Eric Holt-Giménez, Executive Director
Email Eric Holt-Gimenez: eholtgim at foodfirst.org
Telephone: 510-654-4400 ext 227
Eric Holt-Giménez is the executive director of FoodFirst/Institute for Food and Development Policy. Eric is the editor of the 2011 Food First book, Food Movements Unite! Strategies to transform our food systems, the author of the 2009 Food First Book Food Rebellions! Crisis and the Hunger for Justice. Eric is available for public speaking events. You can view some of his presentations by going to the tab on the left labeled Vimeo.
His earlier book, Campesino a Campesino: Voices from Latin America’s Farmer to Farmer Movement for Sustainable Agriculture chronicles the development of this movement in Mexico and Central America over two and a half decades. Eric worked with farmers, participated in their farmer-to-farmer trainings, and recorded their triumphs with his camera and pen. This engaging book is the product of that longitudinal participatory research.
"People often ask me how I came to be at Food First and what I hope to accomplish here. I grew up milking cows and pitching hay—I learned that putting food on the table can be hard work!
After studying rural education and biology at the University of Oregon and Evergreen State College, I traveled through Mexico and Central America, where I was drawn to the simple life of small-scale farmers. So when I saw a volunteer opportunity to work with farmers in the community of Vicente Guerrero in the impoverished state of Tlaxcala, Mexico, I jumped at the chance.
When I arrived in 1977, the place looked and felt hopeless with no water, surrounded by eroded and deforested hills so farmers were not able to grow enough food to feed their families.
But the village did have a small elementary school and an energetic young mayor and I enthusiastically joined his efforts. First we started a school garden… then a water project, a health clinic, and a sewing coop. Fortunately, several Mayan farmers from Guatemala visited at just the right time to lead a field course on soil and water conservation that helped restore the degraded environment and boost farmer’s yields. From that experience, the Campesino a Campesino (farmer to farmer) movement was born. In the 32 years since, this peasant-led sustainable agriculture movement has spread steadily across Latin America… creating innovative farming methods, raising yields, and improving livelihoods for hundreds of thousands of small farmers and their families.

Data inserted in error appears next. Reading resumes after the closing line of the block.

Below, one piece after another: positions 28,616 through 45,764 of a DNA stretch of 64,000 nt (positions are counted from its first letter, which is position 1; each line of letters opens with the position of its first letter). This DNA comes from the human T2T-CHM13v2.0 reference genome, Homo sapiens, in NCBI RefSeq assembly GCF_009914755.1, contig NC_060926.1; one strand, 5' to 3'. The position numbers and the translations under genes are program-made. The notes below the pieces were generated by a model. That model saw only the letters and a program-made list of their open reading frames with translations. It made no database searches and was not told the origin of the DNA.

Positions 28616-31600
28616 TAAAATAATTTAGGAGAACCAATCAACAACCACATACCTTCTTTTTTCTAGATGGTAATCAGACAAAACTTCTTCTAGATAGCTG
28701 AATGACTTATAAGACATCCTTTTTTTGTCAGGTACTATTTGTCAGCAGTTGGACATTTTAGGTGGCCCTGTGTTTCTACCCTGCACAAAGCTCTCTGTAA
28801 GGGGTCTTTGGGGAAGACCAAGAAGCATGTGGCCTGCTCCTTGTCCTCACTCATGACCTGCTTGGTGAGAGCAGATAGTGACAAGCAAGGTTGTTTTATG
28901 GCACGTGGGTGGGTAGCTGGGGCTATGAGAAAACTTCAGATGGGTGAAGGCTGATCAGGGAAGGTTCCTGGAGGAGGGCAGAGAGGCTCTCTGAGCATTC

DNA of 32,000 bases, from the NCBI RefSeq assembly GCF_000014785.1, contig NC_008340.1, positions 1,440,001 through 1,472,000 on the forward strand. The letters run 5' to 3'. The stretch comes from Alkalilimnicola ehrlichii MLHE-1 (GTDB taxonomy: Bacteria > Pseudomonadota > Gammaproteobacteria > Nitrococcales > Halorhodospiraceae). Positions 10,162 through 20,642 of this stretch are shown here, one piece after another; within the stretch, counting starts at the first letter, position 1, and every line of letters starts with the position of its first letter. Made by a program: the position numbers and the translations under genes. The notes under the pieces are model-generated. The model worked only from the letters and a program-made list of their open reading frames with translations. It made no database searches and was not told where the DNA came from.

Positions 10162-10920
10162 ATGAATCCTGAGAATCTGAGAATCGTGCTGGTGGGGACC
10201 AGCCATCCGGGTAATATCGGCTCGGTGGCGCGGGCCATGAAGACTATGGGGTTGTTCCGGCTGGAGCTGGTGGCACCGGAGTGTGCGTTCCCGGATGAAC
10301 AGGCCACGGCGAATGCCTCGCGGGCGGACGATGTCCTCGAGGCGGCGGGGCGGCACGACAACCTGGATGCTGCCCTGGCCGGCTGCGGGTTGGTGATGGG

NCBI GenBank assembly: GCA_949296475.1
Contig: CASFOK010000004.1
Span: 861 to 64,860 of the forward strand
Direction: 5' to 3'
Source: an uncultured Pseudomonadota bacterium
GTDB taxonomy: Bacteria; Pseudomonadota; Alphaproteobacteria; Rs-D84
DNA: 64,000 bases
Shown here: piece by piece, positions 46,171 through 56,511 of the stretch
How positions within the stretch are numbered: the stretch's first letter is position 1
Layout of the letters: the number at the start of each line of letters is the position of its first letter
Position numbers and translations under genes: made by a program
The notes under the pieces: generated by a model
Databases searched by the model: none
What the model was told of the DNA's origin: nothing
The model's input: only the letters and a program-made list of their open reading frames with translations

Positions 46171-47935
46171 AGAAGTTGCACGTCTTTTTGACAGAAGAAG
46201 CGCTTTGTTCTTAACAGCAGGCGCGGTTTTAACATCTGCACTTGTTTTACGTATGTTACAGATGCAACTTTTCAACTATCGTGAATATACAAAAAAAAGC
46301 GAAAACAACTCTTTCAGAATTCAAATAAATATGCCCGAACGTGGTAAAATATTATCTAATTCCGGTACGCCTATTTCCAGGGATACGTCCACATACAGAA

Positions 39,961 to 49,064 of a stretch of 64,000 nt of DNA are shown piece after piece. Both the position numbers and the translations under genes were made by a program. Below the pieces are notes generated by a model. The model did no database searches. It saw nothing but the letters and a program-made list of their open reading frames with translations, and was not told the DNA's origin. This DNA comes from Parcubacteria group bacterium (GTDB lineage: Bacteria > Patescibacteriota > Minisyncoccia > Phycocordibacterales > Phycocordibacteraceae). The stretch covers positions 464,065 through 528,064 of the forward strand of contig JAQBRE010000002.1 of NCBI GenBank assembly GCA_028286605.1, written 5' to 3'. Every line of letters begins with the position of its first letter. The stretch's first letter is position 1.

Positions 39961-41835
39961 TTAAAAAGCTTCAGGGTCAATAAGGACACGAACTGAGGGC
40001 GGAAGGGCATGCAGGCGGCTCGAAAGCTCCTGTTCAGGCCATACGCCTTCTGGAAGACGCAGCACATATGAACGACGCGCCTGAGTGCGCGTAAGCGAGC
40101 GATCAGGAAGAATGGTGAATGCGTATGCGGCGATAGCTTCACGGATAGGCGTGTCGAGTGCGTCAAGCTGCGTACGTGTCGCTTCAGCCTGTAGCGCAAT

Over the years, the farmers of Vicente Guerrero terraced the steep hills and planted hedge rows and fruit trees. This kept precious soil and water from washing away during the sudden flash floods and built in resiliency to drought, floods and pest outbreaks. They went back to planting the traditional corn, beans, and squash together, and established a seed bank with native seed varieties.
When I returned to Vicente Guerrero in 2007 as part of a Food First tour from El Paso to Oaxaca to explore the realities of migration, I was immediately struck by the dramatic changes in the village. The hills were reforested and the terraces were filled with abundant crops. I am happy to report to you that my friends there are no longer hungry. They now produce enough food for their families—and even sell some at the regional farmers market. Their latest projects include a farmer-owned cooperative to sell sustainably-produced products from the Campesino a Campesino movement and plans for a cooperative tortilla factory using traditional.local corn—projects that Food First has raised start up money to develop.
After working with these resourceful farmers of Central America and Mexico for so many years, I appreciate the value and power of building local food systems.
But over the years I have also become painfully aware that just working locally is never going to be enough to bring about the larger changes that are needed so that all people can eat. Small farmers and underserved urban communities need changes in national and international trade rules to have a fighting chance of feeding themselves and building healthy, prosperous livelihoods. "
Prior to working at Food First, Eric worked at the Bank Information Center in Washington D.C. where he has served as the Latin America Program Manager. After spending more than two decades in Central America, Eric returned to the University of California at Santa Cruz to complete a Ph.D. in Environmental Studies in 2002.
In 1996 Food First released a Development Report by Eric titled The Campesino a Campesino Movement: Farmer-Led, Sustainable Agriculture in Central America and Mexico. Eric continued his work with these farmers as part of his Ph.D. A measure of Eric’s dedication to sharing the lessons of this movement has been his eagerness to translate his Ph.D. study into this book that can now be shared with students, environmentalists, activists, and scientists who seek to understand how local work is affected by global decisions and what lessons can be learned from these farmer- trainers. In Eric’s words “successful social movements are formed by integrating activism with livelihoods. These integrated movements create the deep sustained social pressure that produces political will—the key to changing the financial, governmental, and market structures that presently work against sustainability.”